You may have heard the distant rumblings of a thing called “Making Tax Digital” – this is the term for the latest financial hoops the government, via Her Majesty's Revenue & Customs, want us to jump through. I was invited to attend a seminar about its introduction presented by Mark Hayden and Daniel Coleman of Whiting & Partners Chartered Accountants & Business Advisors at Huntingdon Marriott Hotel in April.
HMRC have had to revise the start date of implementation, but nevertheless, all of us will need to be keeping our financial records digitally by April 2020. For businesses which file VAT returns, that date is April 2019.
Your first step, if you haven't done it already, will be to start keeping your accounts with an accounting programme which is cloud based. Some examples of these software packages are: Quickbooks, Xero, Sage, and KashFlow. From my own experience I would recommend that you start using a software programme as soon as possible, I found learning how to use it as difficult. Now that I am confident with it, it makes my life so much easier and keeps everything on track. But you will need time to familiarise and also to upload all your client and supplier details and to transfer from your previous system.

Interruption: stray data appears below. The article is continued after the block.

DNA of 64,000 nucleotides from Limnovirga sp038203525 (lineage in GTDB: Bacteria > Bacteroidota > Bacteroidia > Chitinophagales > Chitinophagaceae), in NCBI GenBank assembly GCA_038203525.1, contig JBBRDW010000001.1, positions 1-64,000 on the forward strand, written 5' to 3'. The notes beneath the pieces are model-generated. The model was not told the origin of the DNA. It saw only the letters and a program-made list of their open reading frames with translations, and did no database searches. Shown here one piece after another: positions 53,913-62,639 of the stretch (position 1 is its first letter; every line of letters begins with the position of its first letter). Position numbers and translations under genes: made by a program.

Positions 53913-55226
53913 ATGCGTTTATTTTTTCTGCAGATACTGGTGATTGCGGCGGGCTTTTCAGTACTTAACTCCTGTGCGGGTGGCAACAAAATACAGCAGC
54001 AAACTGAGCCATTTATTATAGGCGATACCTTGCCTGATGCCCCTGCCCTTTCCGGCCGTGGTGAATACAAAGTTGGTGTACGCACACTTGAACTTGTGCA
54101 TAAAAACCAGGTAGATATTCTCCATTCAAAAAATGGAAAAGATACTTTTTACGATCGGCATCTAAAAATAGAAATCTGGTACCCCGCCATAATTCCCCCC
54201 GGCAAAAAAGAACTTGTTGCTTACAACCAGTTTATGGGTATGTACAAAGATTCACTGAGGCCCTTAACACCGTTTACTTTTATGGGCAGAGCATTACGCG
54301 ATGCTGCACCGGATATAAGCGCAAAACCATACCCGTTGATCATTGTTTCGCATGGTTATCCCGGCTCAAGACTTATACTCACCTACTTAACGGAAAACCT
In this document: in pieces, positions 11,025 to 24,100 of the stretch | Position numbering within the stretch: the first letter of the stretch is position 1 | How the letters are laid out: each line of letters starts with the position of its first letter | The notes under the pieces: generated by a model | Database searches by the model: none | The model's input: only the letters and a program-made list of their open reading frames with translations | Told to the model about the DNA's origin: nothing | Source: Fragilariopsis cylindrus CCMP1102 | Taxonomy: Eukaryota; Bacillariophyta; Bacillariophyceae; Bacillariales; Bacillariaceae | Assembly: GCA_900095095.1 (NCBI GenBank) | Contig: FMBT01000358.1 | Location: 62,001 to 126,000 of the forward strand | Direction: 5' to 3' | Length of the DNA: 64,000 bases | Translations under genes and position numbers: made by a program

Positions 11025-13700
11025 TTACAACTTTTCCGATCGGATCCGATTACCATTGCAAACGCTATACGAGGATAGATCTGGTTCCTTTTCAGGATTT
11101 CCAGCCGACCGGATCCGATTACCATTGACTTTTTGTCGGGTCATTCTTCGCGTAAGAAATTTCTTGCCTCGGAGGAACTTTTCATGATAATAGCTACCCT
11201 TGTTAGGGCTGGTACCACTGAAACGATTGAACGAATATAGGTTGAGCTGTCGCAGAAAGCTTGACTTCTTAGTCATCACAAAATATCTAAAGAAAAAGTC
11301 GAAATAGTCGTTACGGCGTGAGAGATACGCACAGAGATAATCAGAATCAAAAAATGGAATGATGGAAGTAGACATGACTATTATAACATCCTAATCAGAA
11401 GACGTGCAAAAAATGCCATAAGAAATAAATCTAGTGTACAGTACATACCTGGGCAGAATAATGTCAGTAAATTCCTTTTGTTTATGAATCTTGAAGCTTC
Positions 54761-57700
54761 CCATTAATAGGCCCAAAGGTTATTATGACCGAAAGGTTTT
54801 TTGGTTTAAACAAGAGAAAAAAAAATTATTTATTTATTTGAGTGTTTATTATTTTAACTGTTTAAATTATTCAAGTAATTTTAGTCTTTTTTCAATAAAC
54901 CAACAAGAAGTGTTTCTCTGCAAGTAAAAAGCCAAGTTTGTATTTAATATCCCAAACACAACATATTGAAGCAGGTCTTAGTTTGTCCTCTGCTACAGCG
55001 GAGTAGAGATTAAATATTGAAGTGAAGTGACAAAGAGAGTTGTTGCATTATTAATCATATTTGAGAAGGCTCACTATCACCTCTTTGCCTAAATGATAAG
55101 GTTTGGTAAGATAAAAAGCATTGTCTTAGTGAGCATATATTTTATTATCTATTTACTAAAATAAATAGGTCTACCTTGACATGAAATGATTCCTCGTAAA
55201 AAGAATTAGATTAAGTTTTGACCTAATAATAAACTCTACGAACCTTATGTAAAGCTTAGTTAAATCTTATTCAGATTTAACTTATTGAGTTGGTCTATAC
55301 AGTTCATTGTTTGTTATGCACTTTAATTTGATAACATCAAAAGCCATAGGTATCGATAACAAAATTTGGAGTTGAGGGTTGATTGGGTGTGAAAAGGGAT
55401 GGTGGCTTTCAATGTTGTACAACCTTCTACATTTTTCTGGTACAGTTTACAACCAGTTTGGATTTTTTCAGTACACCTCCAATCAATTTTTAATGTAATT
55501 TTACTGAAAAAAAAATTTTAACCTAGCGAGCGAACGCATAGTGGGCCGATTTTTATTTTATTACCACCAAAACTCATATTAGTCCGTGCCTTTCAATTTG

An online search will allow you to compare the benefits and facilities offered by each of the softwares and also the cost of them. You should confer with your accountant or book-keeper, because they will need to be able to access and work in the programme that you choose.
"HMRC’s ambition is to become one of the most digitally advanced tax administrations in the world, modernising the tax system to make it more effective, more efficient and easier for customers to comply."
At the moment, the information that HMRC receives from a range of sources is held on separate stand-alone systems, which can result in customers being asked to report, via a Self Assessment tax return, information that HMRC already has, or that it is able to get from elsewhere – for instance from employers, banks, building societies and other government departments. The intention is to tie all these sources in and automate the process. Theoretically, this should make it easier for us all.
To be ready for this when it happens many small businesses and self-employed people will need to update their computers and ensure they have capable broadband connections. It will also be vital to take time to sit down with your accountant and work out your plan of action.
With thanks to Whiting & Partners
Godmanchester: 01480 455575
St Ives: 01480 468931
This article contains public sector information
licensed under the Open Government Licence v3.0.